online learning

Thoughts on SNA and online learning

Following the previous post

The structural paradigm of  Social Network Analysis (SNA) with its constitutive theory and methods, began to emerge around the 1930s, applied and influenced by a broad range of disciplines such as sociology, psychology and statistics (Scott and Carrington, 2011).

In social network theory a social structure is represented by a group of “social actors” connected by a set of relationships. These actors – or “nodes” – can be individuals, groups, institutions, organisations or even Web pages. There can be many different kinds of relationships – or “ties” – between nodes, which constitute a “map” of connections between the actors in a network. When a social network is visualised the nodes are usually represented by points and the ties by lines linking one or more nodes.

A visualisation of the network involved in a Twitter chat for Public Health teachingwe ran at Dundee Medical School in 2012.

A visualisation of the network involved on a Twitter chat for Public Health teaching we ran at Dundee Medical School in 2012. Created with TAGSExplorer.

The focus of SNA is on the relationships between nodes and the structure of these connections. The object of study is the pattern, nature and dynamics of these interactions, as opposite to the individual characteristics of the actors. This representation allows analysis of the social processes determined by the relationships between the individuals (Martino and Spoto, 2006). SNA enables to visualise the position of a social agent within a particular network, however, because less importance is given to individuals, this theory has less consideration for the influence of personal characteristics and individual agency in determining the success of a relationship.

The connections within nodes in a network facilitate exchange of “resources”  which can be influenced by the quantity and quality of the linkages and interactions. Looking at online educational networks through a SNA lens is a way to establish wether the ways in which individuals connect with a particular environment may influence their access to information and knowledge. As Rita Kop states “the Web is portrayed as a democratic network on which peer to peer interaction might lead to a creative explosion and participative culture of activity” (Kop, 2012 p3) but how is this potential being exploited in education? What are the processes beyond this interaction and how can they be used to facilitate students access to information, knowledge and ideas?

The potential of social media in forming networks, extending students knowledge and translating this into academic achievement is impacted by a multitude of elements such as individuals’ attitudes (Morrison, 2002), University environment and socialisation processes (Yu et al., 2010). Other mechanisms influencing this process may be the particular educational practices and experiences, the success of connections, the dynamics in which participants negotiate the structure of the network and exchange practices and many others which can not be controlled.

This analysis can be enriched by Bordieau’s concept of “social capital”, which introduces a set of dynamics between the social dimension, the identity dimension (habitus) and the individual’s practice. In this system of reciprocal influences it is interesting to look at the transformation processes and effects of elements such as “weak ties”, “brokers”, “latent connections” and “structural holes” in the information flow within a network.

Acknowledging the potential of these processes and of the structure of a network is vital for educators who aim to harness the changing affordances of Web 2.0 technology applied to pedagogical interventions.  According to Morrison (2002) the configuration of the network structure has an important role on the learning processes occurring during socialisation (p 1157). This is confirmed by a recent study on student engagement via social network where Badge, Saunders and Cann (2012) suggest that “where online communication channels are adopted, teaching staff need to ensure they have adequate network connections with all students, but especially to cultivate connections with and the networks of lower-performers” (p11). Student learning is influenced by the quantity and quality of connections in a network and by the students’ position in the network, which is determined by both giving and getting information from other student (Hommes, 2012).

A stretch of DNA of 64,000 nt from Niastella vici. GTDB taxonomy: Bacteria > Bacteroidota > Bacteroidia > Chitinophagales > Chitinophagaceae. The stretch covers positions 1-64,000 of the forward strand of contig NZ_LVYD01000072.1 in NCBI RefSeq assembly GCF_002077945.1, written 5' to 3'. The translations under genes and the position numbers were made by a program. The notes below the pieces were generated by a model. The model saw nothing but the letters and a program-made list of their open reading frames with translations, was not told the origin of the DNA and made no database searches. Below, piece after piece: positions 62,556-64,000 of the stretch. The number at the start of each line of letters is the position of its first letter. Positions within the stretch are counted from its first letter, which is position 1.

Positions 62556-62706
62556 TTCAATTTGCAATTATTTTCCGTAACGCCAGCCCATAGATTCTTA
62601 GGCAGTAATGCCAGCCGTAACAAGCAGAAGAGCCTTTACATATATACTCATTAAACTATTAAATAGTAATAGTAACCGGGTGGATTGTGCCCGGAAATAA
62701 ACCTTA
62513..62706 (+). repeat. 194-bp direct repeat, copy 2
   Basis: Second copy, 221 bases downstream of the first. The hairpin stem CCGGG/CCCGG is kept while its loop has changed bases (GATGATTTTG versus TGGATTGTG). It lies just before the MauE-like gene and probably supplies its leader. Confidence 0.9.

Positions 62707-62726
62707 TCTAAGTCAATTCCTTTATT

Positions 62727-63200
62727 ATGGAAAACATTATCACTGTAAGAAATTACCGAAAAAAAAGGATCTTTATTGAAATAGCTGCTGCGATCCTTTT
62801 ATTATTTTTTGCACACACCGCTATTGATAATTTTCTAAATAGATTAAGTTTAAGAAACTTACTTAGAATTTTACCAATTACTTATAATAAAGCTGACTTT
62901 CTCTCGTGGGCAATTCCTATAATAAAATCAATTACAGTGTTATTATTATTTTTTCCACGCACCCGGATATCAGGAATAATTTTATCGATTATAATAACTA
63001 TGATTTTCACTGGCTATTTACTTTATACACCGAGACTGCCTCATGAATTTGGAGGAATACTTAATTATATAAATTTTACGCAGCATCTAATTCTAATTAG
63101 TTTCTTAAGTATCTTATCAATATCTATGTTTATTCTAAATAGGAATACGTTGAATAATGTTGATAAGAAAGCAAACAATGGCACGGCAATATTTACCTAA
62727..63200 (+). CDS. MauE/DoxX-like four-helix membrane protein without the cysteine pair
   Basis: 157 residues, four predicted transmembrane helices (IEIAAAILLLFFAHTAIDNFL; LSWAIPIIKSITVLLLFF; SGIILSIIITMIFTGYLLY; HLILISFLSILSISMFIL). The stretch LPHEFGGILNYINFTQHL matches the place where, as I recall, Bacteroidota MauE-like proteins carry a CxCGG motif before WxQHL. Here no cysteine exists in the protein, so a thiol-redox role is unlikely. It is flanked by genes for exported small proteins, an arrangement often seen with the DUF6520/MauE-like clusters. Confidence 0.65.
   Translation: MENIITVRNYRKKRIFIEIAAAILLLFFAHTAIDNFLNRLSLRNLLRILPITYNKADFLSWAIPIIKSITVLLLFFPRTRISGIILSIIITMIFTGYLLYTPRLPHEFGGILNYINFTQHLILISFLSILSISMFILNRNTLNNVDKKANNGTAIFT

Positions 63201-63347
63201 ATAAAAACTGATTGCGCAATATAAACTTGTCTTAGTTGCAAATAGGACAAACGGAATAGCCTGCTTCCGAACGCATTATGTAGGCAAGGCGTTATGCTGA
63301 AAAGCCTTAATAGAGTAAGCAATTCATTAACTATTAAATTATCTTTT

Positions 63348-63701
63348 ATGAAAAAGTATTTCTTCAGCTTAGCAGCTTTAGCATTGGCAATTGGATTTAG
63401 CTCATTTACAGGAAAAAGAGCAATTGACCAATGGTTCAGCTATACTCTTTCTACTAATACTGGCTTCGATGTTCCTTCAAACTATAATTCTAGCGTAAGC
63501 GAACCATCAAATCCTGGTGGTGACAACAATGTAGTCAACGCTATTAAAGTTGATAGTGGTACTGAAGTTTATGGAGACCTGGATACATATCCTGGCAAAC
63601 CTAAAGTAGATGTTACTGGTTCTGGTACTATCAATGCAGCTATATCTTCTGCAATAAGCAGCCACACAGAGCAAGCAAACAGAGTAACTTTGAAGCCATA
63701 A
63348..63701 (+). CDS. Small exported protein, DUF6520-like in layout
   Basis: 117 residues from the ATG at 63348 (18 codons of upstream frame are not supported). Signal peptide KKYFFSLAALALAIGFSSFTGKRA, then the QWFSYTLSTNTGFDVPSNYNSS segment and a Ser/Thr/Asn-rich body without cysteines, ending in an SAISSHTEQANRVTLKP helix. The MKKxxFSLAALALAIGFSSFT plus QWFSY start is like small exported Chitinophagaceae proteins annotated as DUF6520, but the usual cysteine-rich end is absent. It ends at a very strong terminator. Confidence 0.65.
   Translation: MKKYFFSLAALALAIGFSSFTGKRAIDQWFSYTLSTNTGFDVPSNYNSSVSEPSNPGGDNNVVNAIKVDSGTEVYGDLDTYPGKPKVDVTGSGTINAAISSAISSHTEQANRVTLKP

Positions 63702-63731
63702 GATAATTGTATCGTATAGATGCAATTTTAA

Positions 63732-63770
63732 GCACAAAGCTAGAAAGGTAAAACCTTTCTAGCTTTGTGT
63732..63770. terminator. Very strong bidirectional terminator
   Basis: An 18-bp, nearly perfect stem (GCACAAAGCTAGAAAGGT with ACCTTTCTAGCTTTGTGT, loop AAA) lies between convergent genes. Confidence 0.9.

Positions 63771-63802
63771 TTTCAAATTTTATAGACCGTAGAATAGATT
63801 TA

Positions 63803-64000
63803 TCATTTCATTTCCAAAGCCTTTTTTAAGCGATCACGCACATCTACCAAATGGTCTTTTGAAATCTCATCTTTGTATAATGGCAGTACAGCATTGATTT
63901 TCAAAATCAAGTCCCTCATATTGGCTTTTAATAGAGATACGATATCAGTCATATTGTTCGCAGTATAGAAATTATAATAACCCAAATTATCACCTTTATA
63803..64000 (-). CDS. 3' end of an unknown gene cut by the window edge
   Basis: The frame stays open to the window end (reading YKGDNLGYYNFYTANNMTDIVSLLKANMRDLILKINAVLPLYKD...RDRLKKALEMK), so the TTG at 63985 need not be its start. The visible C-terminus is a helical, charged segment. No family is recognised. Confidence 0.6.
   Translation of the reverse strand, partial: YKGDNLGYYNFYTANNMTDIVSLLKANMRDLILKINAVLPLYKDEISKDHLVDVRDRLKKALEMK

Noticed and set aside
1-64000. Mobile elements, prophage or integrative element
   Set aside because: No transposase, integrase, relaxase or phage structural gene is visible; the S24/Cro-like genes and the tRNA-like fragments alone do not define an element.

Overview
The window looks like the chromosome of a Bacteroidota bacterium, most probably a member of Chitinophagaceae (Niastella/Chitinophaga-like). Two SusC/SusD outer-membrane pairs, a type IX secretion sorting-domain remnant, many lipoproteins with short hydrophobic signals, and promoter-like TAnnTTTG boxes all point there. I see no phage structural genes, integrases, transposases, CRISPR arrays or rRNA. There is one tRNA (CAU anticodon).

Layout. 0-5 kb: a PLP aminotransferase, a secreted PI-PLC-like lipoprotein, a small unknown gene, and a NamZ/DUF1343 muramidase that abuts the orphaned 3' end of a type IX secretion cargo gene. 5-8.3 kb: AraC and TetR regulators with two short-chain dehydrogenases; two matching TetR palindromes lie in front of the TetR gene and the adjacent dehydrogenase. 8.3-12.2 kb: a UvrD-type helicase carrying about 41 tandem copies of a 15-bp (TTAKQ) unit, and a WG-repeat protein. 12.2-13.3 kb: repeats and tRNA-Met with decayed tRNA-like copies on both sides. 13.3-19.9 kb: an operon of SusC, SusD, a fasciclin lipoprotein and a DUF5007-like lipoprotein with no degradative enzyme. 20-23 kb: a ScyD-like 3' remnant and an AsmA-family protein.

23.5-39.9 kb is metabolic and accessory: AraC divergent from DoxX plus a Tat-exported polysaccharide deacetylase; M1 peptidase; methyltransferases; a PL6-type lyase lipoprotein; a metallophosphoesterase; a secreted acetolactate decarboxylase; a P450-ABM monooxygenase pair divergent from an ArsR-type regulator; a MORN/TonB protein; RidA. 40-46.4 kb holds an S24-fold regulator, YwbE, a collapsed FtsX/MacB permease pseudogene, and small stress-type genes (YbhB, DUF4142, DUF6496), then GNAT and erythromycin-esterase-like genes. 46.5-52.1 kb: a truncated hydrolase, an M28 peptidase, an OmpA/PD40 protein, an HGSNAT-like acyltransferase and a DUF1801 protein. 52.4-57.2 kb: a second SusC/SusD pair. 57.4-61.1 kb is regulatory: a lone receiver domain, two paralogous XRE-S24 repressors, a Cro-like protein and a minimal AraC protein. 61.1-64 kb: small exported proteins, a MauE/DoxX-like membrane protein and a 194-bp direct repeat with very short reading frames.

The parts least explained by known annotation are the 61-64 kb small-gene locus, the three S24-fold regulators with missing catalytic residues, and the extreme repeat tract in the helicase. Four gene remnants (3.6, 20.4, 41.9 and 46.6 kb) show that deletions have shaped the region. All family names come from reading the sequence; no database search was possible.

References:

Badge, J.L., Saunders, N.F.W., Cann, A.J. (2012). Beyond marks: new tools to visualise student engagement via social networks. Research in Learning Technology. 20:1-14.

Hommes et al. (2012). Visualising the invisible: a network approach to reveal the informal side of student learning. Advances in Health Sciences Education, 17(5), 743-757.

Kop, R. (2012). The Unexpected Connection: Serendipity and Human Mediation in Networked Learning. Educational Technology & Society, 15 (2), 2–11.

Martino, F. And Spoto, A. (2006). Social Network Analysis: A brief theoretical review and further perspectives in the study of Information Technology PsychNology Journal 4(1), 53 – 86.

Morrison, E. W. (2002). Newcomers’ relationships: the role of social network ties during socialization. Academy of Management Journal, 45(6), 1149–1160.

Scott J., Carrington P.C. (eds) (2011) Handbook of social network analysis. Sage, London

Yu, A.Y. et al. (2010). Can learning be virtually boosted? An investigation of online social networking impacts. Computers and Education, 55, pp. 1494–1503

Some Thoughts on Participant Pedagogy

This week I am participating in a MOOC, a peculiar one, defined by the authors “a meta-MOOC“. This is in fact “a MOOC about MOOCs”, where participants are exploring collaboratively what these new “mystic entities” are, what we can expect from them and other issues they could bring involving online learning, pedagogy, teaching and assessment.

I am writing this post in an attempt to complete today’s task, which asks us to reflect upon participant pedagogy. Reading the short introductory piece to this activity I bumped into concepts like “hybrid” and “critical pedagogy”, which are put side by side with “participant pedagogy”, along with terms like “active”, “reflective”, “student-centred” and “power”.